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09/22/2010

Addicted to Nicotine

Michael Torrice

The first pull on a cigarette should send you into convulsions. But instead, smoking can mellow you out and sharpen your mind. The series of unfortunate events by which nicotine works its magic in your brain is now becoming clear.

 

09/12/2010

Sex, Flies, and Videotape

Douglas Smith
A Caltech neurobiologist, a computer scientist, and a bioengineer turn to the fruit fly to try to understand emotion.
photo of two fruit flies
08/23/2010

Fruit Flies Use Horizontal Landmarks for Altitude Control, Says Caltech Research Team

Lori Oliwenstein

Flies follow horizontal edges to regulate altitude, says a team of researchers from the California Institute of Technology (Caltech). This finding contradicts a previous model, which posited that insects adjust their height by visually measuring the motion beneath them as they fly.

 

08/18/2010

Two Caltech Scientists Receive 2010 NIH Director's Pioneer Awards

Lori Oliwenstein

Two scientists from Caltech have been recognized by the National Institutes of Health for their innovative and high-impact biomedical research programs. Michael Roukes, professor of physics, applied physics, and bioengineering, and co-director of the Kavli Nanoscience Institute, and Pamela Bjorkman, Caltech's Max Delbrück Professor of Biology and a Howard Hughes Medical Institute investigator, now join the 81 Pioneers who have been selected since the program's inception in 2004.

 

08/04/2010

Caltech Biologists Discover MicroRNAs that Control Function of Blood Stem Cells

Kathy Svitil

One key to fighting diseases such as leukemia and anemia is gaining an understanding of the genes and molecules that control the function of hematopoietic—or blood—stem cells, which provide the body with a constant supply of red and white blood cells and platelets. Biologists at Caltech have taken a large step toward that end, with the discovery of a novel group of molecules that are found in high concentrations within hematopoietic stem cells and appear to regulate their production.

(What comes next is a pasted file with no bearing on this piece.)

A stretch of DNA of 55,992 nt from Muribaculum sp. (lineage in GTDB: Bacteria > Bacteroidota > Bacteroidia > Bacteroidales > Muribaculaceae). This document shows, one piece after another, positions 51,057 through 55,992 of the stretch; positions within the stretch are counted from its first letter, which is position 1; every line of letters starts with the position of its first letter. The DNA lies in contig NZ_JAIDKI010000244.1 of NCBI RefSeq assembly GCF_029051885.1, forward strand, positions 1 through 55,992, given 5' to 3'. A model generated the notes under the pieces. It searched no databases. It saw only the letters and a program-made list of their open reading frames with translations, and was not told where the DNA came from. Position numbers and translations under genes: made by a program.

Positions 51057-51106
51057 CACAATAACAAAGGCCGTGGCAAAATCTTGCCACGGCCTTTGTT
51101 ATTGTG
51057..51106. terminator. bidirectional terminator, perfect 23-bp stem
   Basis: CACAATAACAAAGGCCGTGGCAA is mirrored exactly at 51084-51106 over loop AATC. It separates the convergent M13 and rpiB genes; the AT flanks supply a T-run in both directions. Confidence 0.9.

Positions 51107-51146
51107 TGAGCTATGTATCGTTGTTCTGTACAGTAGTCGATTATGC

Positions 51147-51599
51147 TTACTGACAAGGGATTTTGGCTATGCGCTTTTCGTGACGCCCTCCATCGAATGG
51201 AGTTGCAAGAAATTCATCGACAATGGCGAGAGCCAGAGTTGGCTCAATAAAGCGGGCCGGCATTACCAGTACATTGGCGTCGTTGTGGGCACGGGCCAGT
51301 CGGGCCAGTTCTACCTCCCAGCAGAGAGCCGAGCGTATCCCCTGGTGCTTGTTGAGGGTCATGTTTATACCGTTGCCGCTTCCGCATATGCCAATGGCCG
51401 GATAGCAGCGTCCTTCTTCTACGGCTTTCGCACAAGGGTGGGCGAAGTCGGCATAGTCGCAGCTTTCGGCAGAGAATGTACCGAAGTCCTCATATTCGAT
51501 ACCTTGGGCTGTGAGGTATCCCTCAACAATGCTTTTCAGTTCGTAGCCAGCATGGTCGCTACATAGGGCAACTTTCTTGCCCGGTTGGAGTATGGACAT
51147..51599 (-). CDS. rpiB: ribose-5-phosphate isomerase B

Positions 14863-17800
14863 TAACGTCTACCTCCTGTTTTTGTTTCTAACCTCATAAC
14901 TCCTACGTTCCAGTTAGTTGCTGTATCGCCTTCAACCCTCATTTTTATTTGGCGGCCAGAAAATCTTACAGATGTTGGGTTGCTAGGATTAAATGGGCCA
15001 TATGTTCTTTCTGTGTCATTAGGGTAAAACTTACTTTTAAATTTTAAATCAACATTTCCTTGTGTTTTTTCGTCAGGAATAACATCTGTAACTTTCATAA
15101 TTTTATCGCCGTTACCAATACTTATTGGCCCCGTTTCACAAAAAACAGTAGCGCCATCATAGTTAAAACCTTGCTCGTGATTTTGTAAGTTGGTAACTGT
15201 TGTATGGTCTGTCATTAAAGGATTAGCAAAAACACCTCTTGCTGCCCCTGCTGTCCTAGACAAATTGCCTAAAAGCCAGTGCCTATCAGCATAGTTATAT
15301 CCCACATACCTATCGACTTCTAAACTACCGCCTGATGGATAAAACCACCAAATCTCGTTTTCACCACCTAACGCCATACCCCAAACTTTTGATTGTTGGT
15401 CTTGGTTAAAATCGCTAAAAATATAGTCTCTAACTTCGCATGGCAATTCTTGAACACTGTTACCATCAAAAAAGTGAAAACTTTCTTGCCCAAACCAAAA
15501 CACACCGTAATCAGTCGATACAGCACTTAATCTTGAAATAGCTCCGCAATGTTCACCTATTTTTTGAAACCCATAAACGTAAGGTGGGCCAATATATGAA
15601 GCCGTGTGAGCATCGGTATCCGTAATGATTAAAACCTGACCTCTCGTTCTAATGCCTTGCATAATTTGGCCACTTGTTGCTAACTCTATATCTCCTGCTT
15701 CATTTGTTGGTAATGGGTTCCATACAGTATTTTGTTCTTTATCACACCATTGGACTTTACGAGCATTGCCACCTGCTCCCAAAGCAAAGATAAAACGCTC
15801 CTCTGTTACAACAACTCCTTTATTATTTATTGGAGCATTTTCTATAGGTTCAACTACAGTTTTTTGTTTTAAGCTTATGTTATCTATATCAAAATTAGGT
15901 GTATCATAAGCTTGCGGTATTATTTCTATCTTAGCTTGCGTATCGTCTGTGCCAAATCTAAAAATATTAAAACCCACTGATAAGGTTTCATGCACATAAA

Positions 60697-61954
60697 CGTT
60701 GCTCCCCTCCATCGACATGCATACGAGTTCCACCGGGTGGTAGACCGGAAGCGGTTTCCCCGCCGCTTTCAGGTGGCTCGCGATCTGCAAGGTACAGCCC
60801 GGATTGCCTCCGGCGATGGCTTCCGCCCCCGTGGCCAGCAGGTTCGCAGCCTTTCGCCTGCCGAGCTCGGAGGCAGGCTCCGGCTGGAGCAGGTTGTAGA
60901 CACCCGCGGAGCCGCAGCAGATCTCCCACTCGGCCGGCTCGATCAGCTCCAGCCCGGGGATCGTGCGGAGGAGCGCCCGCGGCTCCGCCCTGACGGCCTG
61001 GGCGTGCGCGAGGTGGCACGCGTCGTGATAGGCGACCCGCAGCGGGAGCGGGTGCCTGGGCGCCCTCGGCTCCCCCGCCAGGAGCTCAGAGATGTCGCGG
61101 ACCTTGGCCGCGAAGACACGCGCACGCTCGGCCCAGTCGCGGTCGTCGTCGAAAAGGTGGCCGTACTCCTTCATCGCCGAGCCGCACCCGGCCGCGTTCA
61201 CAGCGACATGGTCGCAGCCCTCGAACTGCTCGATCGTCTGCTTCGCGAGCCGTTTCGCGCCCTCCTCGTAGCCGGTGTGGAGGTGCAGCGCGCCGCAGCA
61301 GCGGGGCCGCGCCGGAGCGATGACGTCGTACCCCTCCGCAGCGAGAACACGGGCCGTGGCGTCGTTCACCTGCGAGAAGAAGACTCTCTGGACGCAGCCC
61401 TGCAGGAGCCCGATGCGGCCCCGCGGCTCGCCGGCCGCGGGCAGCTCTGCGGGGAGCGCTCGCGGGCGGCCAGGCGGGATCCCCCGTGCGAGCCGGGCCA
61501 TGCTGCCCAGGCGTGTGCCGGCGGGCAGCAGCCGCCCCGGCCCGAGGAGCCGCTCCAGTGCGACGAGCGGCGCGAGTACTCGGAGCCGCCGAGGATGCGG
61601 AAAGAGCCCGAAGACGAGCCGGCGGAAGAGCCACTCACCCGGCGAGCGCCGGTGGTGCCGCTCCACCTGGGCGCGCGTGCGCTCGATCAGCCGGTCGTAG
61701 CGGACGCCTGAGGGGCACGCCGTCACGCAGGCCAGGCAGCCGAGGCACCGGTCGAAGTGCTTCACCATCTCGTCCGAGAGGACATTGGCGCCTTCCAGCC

08/02/2010

Gain and Loss in Optimistic Versus Pessimistic Brains

Kathy Svitil

Our belief as to whether we will likely succeed or fail at a given task—and the consequences of winning or losing—directly affects the levels of neural effort put forth in movement-planning circuits in the human cortex, according to a new brain-imaging study by Caltech neuroscientists. 

07/19/2010

Of Bugs & Brains: Caltech Researchers Discover that Gut Bacteria Affect Multiple Sclerosis

Kathy Svitil

Biologists at Caltech have demonstrated a connection between multiple sclerosis (MS)—an autoimmune disorder that affects the brain and spinal cord—and gut bacteria.

07/02/2010

Caltech Biologists Discover How T Cells Make a Commitment

Kathy Svitil

When does a cell decide its particular identity? According to Caltech biologists, in the case of T cells—immune system cells that help destroy invading pathogens—the answer is when the cells begin expressing a particular gene called Bcl11b.

06/30/2010

Caltech Researchers Show How Active Immune Tolerance Makes Pregnancy Possible

Lori Oliwenstein

How a pregnant body tolerates a fetus that is biologically distinct from its mother has long been a mystery. Now, a pair of scientists from Caltech have shown that females actively produce a particular type of immune cell in response to specific fetal antigens—immune-stimulating proteins—and that this response allows pregnancy to continue without the fetus being rejected by the mother's body.

06/03/2010

Caltech Biologists Provide Molecular Explanation for the Evolution of Tamiflu Resistance

Kathy Svitil

Biologists at Caltech have pinpointed molecular changes that helped allow the global spread of resistance to the antiviral medication Tamiflu (oseltamivir) among strains of the seasonal H1N1 flu virus.